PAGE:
Things to see -
What to see in Ferrara (Back to
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Castello Estense, a brick building surrounded by a moat,
with four towers, built after 1385 and partly restored in 1554,
dominates the centre of Ferrara, built at the time to be a major
feat of military engineering. The Este court thrived artists
like Piandello, Jacopo Bellini, Mantegna, and the poets Ariosto
visitor is brought back to the days of Este magnificence,
especially in the rooms of ?Salone dei Giochi? (games
rooms), decorated by Filippo with scenes of wrestling and
University of Ferrara, one of Italy oldest university, was
founded in 1391 by Alberto V d?Este, and it is considered since
an important cultural monument of the city and of Italy alone.
It has been serving the faculties of law, architecture,
pharmacy, medicine and natural science. Its library has valuable
manuscripts, including part of that of the Orlando Furies and
letters by Tasso. The University is also famous as there took
their degree the
Copernicus (1503), Paracelsus (Philosopher and a man of
medicine), and Pico della Mirandola (Humanist and Italian
Palazzo Comunale, built in 1243 and rebuilt in the 18th
century, was the earlier residence of the Este family. It hosts
statues of the Este family on its fa?de.
the Palazzo Comunale, is the Duomo, a mixture of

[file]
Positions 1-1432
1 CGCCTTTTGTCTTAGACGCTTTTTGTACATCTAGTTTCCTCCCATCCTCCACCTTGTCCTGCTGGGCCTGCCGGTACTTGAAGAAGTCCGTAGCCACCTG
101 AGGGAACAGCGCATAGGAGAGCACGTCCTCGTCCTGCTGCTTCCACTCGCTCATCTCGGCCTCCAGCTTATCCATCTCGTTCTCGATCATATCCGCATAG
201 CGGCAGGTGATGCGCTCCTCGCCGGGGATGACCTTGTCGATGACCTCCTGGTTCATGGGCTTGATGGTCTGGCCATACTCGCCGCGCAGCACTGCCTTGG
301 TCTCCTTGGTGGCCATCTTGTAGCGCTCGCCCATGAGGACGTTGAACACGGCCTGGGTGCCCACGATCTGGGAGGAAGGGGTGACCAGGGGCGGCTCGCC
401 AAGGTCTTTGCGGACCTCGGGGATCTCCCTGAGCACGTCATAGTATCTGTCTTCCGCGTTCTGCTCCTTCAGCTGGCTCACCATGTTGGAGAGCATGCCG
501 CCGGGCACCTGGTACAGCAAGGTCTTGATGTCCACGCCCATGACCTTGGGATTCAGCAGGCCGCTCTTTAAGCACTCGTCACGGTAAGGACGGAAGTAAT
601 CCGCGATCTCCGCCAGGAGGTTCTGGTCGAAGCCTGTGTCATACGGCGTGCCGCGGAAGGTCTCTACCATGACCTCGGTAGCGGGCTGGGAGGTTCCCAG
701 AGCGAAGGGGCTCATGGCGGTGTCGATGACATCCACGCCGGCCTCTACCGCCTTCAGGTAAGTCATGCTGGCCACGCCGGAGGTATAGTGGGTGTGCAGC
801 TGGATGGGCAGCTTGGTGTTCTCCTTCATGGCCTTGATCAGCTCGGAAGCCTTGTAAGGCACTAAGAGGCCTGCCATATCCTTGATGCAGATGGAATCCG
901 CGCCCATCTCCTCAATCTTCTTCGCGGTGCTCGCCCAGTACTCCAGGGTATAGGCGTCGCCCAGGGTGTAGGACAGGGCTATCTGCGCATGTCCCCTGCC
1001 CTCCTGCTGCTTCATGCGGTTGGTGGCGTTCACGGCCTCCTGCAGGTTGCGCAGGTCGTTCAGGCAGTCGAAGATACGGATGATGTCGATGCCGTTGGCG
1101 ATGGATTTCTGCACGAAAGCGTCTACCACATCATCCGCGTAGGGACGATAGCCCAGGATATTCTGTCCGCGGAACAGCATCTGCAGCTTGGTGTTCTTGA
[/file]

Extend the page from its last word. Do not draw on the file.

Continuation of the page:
Romanesque and Gothic styles with a magnificent fa?de which
decoration on its carved central portal (from a XII century by
Wiligelmus), depict the Last
Inside, much of the church is magnificently decorated with
sparkling chandeliers. The inside museum has a collection of a
set of bas-reliefs illustrating the
of the months, manuscripts, two organ shutters decorated by Tura,
and a beautiful Madonna by Della Quercia.
medieval quarter is one of the most characteristic in
Italy. Structured as a beautiful long arcaded from the Duomo,
with its rows of shops, to Via San Romano and to the arched Via
visitor can appreciate a number of the Renaissance palaces once
inhabited by Ferrara's families: Casa Romei, is a typical
building of the time, with frescoes and graceful courtyards. The
antique Monastery of Corpus Domini holds the tombs of
Alfonso I and II d'Este and Lucrezia Borgia.
Palazzo Schifanoia (the "Palace of Joy") is one of the most
important of Ferrara's palaces. Belonged to the Este family, it
includes frescoes depicting the life of Borso of Este, fine
choir-books with miniatures, the signs of the zodiac and
allegorical representations of the months, plus more frescos by
Lodovico IL Moro
hosts the Archeological museum, with finds from Spina,
the Greco-Etruscan seaport and trading colony near Commachio,
and a canoe from one of the prehistoric lake villages in the Po
Palazzo dei Diamanti is nowadays used for temporary modern
art exhibitions as well as being home to the Pinacoteca
Nazionale, the Museo Michelangelo Antonioni and the
Museo del Risorgimento e della Resistenza.
Archivio Storico Comunale contains relevant historical
documents from the XV century. The Archivio Storico Diocesano
is more ancient, mentioned in documents in 955, and contains
precious documents collected across the centuries.
libraries also enrich this town, which possesses a cultural
heritage of extraordinary importance.
sights worth visiting are the historical theatre, the Certosa,
the Church of San Francesco (by Biagio Rossetti), the
Church of San Benedetto, the Church of Santa Maria
in Vado, the Church of San Domenico, the Church
of San Paolo, the Church of San Giorgio, the
Renaissance Church of San Cristoforo, The house of
Ludovico Ariosto, erected by himself after 1526.
hosts also some synagogues and a Jewish Museum, in the
heart of the medieval centre.
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